The US National Oceanic and Atmospheric Administration (NOAA) said the average global temperature was 1.7F warmer than the 20th Century average.
The heat was most notable in parts of Europe, Russia, Canada and South America, it said.
The NOAA report was released as the US prepares for a "dangerous heatwave".
The National Weather Service has warned that tens of millions of people will be affected by excessive heat in the coming days, with temperatures expected to reach up to 110F (43.3C).
"Friday is going to be bad. Saturday is going to be really, really bad," New York Mayor Bill de Blasio said in a video posted on Twitter on Thursday. "Take it seriously."
In its latest monthly global climate report, the NOAA said the heat in June had brought Antarctic sea ice coverage to a record low.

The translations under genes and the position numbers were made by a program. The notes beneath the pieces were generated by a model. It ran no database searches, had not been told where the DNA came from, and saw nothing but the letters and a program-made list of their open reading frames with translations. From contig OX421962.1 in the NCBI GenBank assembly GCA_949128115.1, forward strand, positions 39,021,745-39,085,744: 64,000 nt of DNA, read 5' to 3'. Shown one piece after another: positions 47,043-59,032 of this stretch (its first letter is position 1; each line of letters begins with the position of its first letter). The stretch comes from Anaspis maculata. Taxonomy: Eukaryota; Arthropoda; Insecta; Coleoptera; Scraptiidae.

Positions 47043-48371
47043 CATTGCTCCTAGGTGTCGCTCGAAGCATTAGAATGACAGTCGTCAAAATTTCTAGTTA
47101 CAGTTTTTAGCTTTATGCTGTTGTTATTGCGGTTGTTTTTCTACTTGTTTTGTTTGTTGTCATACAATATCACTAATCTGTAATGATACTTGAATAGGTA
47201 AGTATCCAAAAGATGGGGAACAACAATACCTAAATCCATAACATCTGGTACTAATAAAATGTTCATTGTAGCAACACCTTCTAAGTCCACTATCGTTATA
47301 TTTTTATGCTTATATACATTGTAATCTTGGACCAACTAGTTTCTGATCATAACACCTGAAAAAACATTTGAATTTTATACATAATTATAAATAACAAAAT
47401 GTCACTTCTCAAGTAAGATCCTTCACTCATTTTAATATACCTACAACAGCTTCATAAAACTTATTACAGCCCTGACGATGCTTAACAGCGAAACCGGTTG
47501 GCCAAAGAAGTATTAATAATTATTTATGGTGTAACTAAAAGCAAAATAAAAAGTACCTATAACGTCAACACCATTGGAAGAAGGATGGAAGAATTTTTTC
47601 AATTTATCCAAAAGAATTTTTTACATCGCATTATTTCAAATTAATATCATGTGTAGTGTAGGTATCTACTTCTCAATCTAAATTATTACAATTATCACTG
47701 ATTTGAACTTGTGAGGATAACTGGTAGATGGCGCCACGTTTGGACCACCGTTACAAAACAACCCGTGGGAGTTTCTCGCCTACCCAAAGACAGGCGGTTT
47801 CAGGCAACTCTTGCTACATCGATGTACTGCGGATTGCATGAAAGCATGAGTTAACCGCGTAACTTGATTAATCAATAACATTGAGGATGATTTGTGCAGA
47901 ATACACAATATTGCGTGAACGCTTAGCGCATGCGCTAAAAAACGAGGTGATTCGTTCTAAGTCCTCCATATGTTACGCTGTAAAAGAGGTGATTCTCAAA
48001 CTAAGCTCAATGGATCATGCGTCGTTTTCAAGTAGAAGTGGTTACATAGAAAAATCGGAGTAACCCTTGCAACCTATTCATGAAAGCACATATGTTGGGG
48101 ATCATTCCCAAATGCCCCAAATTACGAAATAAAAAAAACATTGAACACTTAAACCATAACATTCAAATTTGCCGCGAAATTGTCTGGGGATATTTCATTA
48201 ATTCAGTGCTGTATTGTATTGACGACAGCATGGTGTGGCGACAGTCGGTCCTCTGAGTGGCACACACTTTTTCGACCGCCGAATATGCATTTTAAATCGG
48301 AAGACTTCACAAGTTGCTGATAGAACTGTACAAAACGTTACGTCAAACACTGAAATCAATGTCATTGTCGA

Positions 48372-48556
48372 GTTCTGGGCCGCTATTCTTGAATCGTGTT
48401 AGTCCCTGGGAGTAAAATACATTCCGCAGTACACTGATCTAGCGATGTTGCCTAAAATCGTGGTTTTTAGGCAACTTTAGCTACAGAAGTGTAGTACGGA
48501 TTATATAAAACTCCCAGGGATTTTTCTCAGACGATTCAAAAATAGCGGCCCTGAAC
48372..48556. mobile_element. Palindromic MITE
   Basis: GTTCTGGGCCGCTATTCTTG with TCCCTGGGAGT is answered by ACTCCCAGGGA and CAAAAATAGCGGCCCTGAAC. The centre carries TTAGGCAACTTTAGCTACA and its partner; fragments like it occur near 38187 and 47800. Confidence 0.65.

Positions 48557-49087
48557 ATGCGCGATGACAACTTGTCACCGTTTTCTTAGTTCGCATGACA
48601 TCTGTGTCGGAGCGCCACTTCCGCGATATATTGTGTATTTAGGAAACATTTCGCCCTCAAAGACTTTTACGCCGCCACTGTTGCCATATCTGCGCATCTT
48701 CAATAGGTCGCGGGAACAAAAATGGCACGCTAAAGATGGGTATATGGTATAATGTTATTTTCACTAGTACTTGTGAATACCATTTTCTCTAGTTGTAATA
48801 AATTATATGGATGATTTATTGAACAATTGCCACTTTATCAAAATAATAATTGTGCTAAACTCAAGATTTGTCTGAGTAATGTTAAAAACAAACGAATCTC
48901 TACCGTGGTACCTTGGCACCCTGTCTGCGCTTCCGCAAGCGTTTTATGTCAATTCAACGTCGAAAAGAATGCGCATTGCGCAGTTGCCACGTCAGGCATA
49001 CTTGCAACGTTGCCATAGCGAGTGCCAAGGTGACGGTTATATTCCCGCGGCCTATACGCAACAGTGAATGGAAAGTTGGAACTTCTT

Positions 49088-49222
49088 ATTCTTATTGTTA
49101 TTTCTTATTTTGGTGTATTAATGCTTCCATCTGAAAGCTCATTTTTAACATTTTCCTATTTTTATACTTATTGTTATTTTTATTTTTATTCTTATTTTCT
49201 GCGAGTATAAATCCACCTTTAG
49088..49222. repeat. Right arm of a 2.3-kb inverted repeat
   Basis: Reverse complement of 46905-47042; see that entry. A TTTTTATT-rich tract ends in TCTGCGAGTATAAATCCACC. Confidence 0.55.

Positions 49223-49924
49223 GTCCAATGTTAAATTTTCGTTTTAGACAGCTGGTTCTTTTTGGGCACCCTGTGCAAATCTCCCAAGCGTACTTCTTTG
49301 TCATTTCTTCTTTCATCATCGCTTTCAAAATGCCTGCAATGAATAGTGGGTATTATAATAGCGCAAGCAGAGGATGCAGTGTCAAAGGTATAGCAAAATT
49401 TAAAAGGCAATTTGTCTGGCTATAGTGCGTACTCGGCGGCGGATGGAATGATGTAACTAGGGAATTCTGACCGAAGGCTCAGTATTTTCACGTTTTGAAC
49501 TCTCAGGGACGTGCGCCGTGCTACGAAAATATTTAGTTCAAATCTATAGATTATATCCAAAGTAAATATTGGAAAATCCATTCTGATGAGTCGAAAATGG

Nine of the 10 hottest Junes on its 1880-2019 record have occurred in the past nine years, it said. Last month beat June 2016 to be named the hottest.
Nasa and other groups also reached the same conclusion last month.
Scientists have warned that record-setting temperatures will continue as a result of climate change.
"Earth is running a fever that won't break thanks to climate change," climatologist Kathie Dello told the Associated Press news agency. "This won't be the last record warm summer month that we will see."
More about: climate-change